Because, art is not simply about pleasing the senses, it is also about developing our critical faculties.

Secondly, art carries meaning which is capable of interpretation and re-interpretation. Through its art and heritage, Sampad makes people think about how that meaning is constructed and conditional, and how it is negotiated across cultural boundaries.

In a troubled, unsettled and often polarised world it provides a universal language of communication and a neutral, but not neutralising, space in which one can receive, respect and reconcile different truths and realities that pull in opposite directions.

This is not straightforward. But at Sampad we are pretty good at holding the tension between polar opposites – between tradition and modernity (between Bharatnatyam and Body-popping!), between preservation and experimentation, between predictability and surprise, between continuity and change.

Thirdly, we are bold. Our art glides like mercury along a spectrum between audacity and meekness, between irreverence and piety, between capriciousness and steadfastness.

We are unashamedly promiscuous – Kathak flirts openly with Flamenco, Bharatnatyam cavorts with Ballet. Indian Classical ragas lock themselves in a close embrace with Jazz.

At Sampad we respect boundaries but are not straight-jacketed by them.

We live in in-between spaces. In the language of the younger generation, we are both cool and wicked.

So, our art both reassures but also interrogates. It soothes minds but also excites them. It supports but also challenges. In this way I believe that Sampad offers a whole new way of conceiving our cultural and national identities. We replace condescension with complexity. In our world, identities are not so much fixed and incapable of change, as they are dynamic, fluid, hybrid, and capable of infinite variations.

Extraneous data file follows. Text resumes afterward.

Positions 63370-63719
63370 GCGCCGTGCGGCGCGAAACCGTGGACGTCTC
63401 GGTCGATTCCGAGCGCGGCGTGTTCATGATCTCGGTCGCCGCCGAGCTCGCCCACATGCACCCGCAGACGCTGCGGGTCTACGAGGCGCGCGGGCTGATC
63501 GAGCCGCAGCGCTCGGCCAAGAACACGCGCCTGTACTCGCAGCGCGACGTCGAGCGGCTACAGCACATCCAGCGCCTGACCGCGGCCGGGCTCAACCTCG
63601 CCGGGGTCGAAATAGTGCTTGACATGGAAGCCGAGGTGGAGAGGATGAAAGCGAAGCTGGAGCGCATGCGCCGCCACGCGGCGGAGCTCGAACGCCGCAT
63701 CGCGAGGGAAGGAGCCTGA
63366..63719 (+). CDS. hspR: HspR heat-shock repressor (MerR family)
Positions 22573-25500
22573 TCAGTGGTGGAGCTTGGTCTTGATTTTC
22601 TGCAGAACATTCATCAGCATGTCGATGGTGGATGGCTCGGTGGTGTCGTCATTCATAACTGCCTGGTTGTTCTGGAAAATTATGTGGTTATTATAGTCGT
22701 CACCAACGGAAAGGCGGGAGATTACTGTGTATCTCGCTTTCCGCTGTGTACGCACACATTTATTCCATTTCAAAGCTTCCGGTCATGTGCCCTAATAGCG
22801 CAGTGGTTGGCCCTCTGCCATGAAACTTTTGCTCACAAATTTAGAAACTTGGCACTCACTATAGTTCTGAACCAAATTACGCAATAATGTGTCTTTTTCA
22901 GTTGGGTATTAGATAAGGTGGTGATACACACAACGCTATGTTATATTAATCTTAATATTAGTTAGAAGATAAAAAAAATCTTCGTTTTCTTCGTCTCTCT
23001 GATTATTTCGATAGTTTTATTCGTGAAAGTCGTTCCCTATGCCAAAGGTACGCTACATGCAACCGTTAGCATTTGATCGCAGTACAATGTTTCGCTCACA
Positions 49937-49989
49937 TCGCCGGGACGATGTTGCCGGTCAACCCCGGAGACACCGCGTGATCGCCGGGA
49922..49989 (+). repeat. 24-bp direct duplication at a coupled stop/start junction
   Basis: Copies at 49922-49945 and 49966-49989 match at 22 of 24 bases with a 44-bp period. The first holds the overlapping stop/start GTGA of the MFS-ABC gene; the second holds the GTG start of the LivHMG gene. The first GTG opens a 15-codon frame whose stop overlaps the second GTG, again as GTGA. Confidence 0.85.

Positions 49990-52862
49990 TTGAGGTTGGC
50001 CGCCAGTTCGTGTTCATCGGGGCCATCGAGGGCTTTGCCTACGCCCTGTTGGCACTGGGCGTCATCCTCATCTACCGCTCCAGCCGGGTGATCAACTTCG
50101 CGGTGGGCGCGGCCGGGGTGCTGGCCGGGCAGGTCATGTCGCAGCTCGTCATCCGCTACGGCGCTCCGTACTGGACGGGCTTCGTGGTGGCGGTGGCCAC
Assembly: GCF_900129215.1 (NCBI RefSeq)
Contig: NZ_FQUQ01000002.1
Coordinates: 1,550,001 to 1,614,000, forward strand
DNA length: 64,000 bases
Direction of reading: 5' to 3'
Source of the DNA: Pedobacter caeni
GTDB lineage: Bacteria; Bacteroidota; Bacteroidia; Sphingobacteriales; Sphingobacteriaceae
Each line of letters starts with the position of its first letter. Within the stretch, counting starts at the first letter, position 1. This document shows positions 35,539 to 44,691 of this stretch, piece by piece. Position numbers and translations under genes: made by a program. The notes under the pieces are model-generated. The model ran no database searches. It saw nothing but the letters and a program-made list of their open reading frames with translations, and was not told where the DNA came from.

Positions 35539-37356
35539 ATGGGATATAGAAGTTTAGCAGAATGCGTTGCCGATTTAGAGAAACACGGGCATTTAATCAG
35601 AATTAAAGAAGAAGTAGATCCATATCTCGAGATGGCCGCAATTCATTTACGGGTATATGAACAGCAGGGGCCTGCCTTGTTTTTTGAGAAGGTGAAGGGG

Perhaps Sampad’s greatest achievement will have been to provide the intercultural space in which all these differently constructed identities can find a voice, flourish and grow, and create great art forms of dazzling beauty, energy, vitality, innovation and flair.

This is Sampad’s unique contribution. Long may it continue.

Of course, all this could not have been achieved without the hard work and commitment of our staff, both past and present, who have consistently maintained the quality and quantity of our output year after year. As they say, never was so much achieved for so many by so few. They have managed performers – with great skill, patience, diplomacy and fortitude.

And a very special and heart-felt thanks to all my Board members, a modest, unassuming but committed group of people who quietly, gently and unobtrusively, behind the scenes, set about creating and maintaining a fit for purpose governance and accountability framework within which our staff could flourish and create. Personally, I have never worked with a more supportive and considerate board – members, treasurers or vice chairs alike. I have greatly benefited from their support.

Always invidious to name individuals but I cannot step down without paying a special tribute to our Director Piali Ray. Piali has a kind of eternal quality about her. She reminds me of Saraswati – those who are familiar with the pantheon of Hindu gods, will know her as the goddess of the arts, culture and education. Like Saraswati, Piali has always been there. She was there long before Sampad was conceived, she has nurtured it, raised it from infancy into maturity, and with the help of her trusted and skilled senior team, established it as the NPO it has become.

She has been the creative force, with a very long line of devotees and proteges, a number of whom now distinguish themselves on the world stage.

You have been their guide, their mentor, their guru.

You have even turned me from a mere philistine into an arts connoisseur  – of sorts!

It has been an absolute joy to work with Piali for all these years.

I take my leave, and in the words of millions of Hindi, Urdu, Bengali, Persian, Kurdish and Pushto speakers around the world, I bid you

Khuda Hafiz